Well, technically there are five weeks and five days to go in the regular season, but close enough. The Yankees had one of those weird mid-road trip off-days yesterday and will begin a three-game series with the Tigers in Detroit tonight. It would be nice to see the Yankees treat the Tigers like the 54-69 team they are and pad the wildcard lead a little bit. Anyway, I have some thoughts, so let’s get to ’em.
1. So apparently Aaron Judge is dealing with some sort of shoulder issue right now? Judge had his left shoulder heavily wrapped and iced following the game Saturday and Sunday, and apparently this has been a regular thing for a little while now. Judge was asked about his shoulder Sunday and said “it’s not affecting me at all,” to Bryan Hoch. He was asked how he hurt it, and he said “it’s not affecting me at all.” Okay then. This is the time of year when every player is beat up and most guys are icing something after games, but geez, I feel like maybe we should be hearing more about this. Judge is a right-handed hitter, so the left shoulder is his front shoulder when hitting, and the front shoulder is the power shoulder. As Katie noted yesterday, Judge’s hard contact rate has nosedived recently. Hmmm. I don’t think this shoulder issue is the primary cause of his second half slump. It could be contributing to it, no doubt, but the slump has been going on a while now, and supposedly this shoulder issue is relatively new. I’m just wondering why in the world he’s playing with an achy shoulder. The Yankees haven’t been great with injuries this year. They let Greg Bird play through an ankle injury for a month before shutting him down. Judge has shown he can be a dominant offense force and he’s a huge part of the future going forward. Why would the Yankees risk a potentially serious injury by letting him play through an apparent minor injury? I have basically no information here, but man, whatever it is, I wish the Yankees would just sit Judge down for ten days and knock it out. And I’d say that even if he were still hitting like first half Aaron Judge.
2. Hot take: I don’t think Aroldis Chapman will save another game this season. Not even a stray save here and there. Even during his scoreless inning Sunday, Chapman’s location was awful — he was missing his spot by feet — and hitters were taking big comfy swings against him. It’s shocking how comfortable hitters look in the box against Chapman even though he throws 100 mph and has no idea where it’s going. The Yankees have two viable closer alternatives in David Robertson and Dellin Betances, and because of that, I don’t see Chapman swooping in to vulture saves at any point. Chances are at least one of those two guys will be available most games. Mostly though, I’m not very confident Chapman will get things straightened out this year. It would be great if he did. I’m not really counting on it though. He’s look dominant — truly dominant — maybe five times in his 39 appearances this year. Hopefully this is nothing more than a nasty World Series hangover and Chapman is not broken forever. I do think he’ll come to Spring Training next year as closer. But the rest of this season? I don’t see him regaining that role. Betances or Robertson (probably Betances) closes the rest of the way is my guess.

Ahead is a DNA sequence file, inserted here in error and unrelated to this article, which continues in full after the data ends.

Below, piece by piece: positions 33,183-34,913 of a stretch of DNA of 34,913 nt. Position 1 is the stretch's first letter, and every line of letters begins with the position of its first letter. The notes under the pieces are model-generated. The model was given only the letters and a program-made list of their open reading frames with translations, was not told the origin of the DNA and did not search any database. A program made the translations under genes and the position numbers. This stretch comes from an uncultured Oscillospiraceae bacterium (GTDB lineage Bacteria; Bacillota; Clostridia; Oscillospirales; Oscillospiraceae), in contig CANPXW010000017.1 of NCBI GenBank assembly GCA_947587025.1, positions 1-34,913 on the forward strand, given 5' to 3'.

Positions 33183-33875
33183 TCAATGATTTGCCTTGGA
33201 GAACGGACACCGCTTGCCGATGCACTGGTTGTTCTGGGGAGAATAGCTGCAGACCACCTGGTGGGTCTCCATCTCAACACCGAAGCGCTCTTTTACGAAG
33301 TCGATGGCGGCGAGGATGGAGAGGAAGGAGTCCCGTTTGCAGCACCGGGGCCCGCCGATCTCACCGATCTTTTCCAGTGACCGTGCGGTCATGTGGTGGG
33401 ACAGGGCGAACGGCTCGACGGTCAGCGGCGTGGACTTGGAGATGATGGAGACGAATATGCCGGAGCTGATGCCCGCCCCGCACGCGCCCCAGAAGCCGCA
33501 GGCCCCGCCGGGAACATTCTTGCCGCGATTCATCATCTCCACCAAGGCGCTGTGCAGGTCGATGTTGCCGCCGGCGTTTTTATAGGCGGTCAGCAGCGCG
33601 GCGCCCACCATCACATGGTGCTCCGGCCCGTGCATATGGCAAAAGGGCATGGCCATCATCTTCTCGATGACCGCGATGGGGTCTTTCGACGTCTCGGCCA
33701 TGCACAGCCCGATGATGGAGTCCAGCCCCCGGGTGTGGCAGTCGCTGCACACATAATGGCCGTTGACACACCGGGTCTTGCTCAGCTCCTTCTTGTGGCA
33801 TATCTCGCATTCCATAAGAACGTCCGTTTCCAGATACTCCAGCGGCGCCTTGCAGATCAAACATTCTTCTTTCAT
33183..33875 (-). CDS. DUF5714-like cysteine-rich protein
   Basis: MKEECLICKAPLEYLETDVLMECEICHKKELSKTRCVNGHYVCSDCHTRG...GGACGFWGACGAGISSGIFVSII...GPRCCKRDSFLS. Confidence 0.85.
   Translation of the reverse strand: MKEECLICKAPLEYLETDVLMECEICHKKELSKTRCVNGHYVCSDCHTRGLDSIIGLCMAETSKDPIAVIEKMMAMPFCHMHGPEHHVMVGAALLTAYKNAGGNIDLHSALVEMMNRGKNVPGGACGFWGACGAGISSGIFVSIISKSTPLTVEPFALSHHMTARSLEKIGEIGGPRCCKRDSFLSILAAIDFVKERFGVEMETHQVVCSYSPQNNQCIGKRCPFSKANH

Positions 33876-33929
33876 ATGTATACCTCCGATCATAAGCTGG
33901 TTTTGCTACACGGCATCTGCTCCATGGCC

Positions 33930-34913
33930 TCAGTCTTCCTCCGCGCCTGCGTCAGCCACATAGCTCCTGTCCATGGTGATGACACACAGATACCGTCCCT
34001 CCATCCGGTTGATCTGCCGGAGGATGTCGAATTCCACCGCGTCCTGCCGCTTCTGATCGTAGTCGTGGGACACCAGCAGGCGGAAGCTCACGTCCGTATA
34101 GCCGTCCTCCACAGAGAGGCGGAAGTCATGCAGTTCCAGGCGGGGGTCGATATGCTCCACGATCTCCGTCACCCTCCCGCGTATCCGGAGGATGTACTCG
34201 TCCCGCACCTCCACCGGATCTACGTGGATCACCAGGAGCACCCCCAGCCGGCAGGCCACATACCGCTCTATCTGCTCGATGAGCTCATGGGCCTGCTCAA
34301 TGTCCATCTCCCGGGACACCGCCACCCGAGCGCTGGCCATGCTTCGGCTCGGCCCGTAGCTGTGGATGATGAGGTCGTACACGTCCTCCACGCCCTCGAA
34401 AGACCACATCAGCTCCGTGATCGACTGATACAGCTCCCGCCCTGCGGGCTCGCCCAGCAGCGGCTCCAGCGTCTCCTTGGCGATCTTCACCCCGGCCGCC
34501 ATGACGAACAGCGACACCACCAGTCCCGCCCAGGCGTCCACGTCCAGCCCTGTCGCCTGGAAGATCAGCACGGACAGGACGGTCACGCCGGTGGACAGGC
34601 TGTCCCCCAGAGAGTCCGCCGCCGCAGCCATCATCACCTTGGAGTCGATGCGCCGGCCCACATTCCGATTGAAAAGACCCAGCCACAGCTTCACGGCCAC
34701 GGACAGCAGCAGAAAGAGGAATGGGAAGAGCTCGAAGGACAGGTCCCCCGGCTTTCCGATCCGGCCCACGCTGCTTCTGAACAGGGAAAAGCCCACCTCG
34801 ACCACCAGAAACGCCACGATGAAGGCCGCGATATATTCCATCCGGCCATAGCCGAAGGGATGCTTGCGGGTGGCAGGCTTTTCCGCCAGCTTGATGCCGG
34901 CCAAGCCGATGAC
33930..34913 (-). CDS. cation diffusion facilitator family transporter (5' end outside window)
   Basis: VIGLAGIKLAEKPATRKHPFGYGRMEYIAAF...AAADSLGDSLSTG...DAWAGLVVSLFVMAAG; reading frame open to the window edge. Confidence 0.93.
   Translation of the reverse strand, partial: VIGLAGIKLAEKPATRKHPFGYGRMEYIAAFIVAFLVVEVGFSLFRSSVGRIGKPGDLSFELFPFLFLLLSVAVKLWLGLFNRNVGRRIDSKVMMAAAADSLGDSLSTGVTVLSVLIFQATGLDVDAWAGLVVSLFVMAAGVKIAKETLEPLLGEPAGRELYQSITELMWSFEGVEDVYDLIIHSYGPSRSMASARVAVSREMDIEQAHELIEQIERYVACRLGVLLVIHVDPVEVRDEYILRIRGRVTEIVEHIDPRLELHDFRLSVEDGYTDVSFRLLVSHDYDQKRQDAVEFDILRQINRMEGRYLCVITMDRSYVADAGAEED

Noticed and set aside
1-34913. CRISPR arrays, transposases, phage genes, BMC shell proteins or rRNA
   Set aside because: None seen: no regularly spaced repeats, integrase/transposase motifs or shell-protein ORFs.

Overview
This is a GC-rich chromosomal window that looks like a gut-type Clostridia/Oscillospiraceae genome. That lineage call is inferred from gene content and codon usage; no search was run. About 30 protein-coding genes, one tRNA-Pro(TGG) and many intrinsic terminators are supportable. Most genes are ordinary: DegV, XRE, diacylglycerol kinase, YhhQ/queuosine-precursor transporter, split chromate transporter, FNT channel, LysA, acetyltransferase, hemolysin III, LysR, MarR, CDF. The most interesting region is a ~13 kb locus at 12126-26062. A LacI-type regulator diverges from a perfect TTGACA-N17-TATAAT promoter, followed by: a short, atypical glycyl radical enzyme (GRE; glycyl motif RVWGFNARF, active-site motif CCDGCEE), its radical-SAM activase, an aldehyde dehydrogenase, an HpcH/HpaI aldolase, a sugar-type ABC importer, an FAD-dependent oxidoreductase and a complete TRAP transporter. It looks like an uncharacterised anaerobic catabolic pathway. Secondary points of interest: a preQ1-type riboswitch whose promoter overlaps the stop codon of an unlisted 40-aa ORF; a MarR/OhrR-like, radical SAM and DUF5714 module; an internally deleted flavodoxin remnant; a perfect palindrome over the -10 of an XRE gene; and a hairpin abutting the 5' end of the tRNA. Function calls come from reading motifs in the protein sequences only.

3. Speaking of the bullpen, the SuperBullpen hasn’t been so super lately, huh? It’s not just Chapman. Tommy Kahnle had a rough week last week — he’s allowed four runs and eleven baserunners in his last four innings after allowing two runs and six baserunners in his first 8.1 innings with the Yankees — and Chad Green has struggled a bit of late too. He’s allowed six runs and 13 baserunners in his last six outings and 11.2 innings. Adam Warren allowed a run Saturday and another run Sunday. Not a great week or so for the new-look bullpen. Robertson and Betances have dominated and that’s pretty much it. I think it’ll pass though. Green was bound to have a stretch where he wasn’t untouchable and Warren has been dynamite all season. Even after this weekend, he has a 2.03 ERA (2.74 FIP) in 53.1 innings. Sometimes bullpens have bad weeks. It just so happened this new-look bullpen had its first bad week — prior to last weekend’s series with the Red Sox, the bullpen had a 2.19 ERA (2.62 FIP) in 74 innings since the Robertson/Kahnle trade — at an inopportune time. Blowing two late leads against the Red Sox really, really stinks. Those two games could be the difference in the AL East race.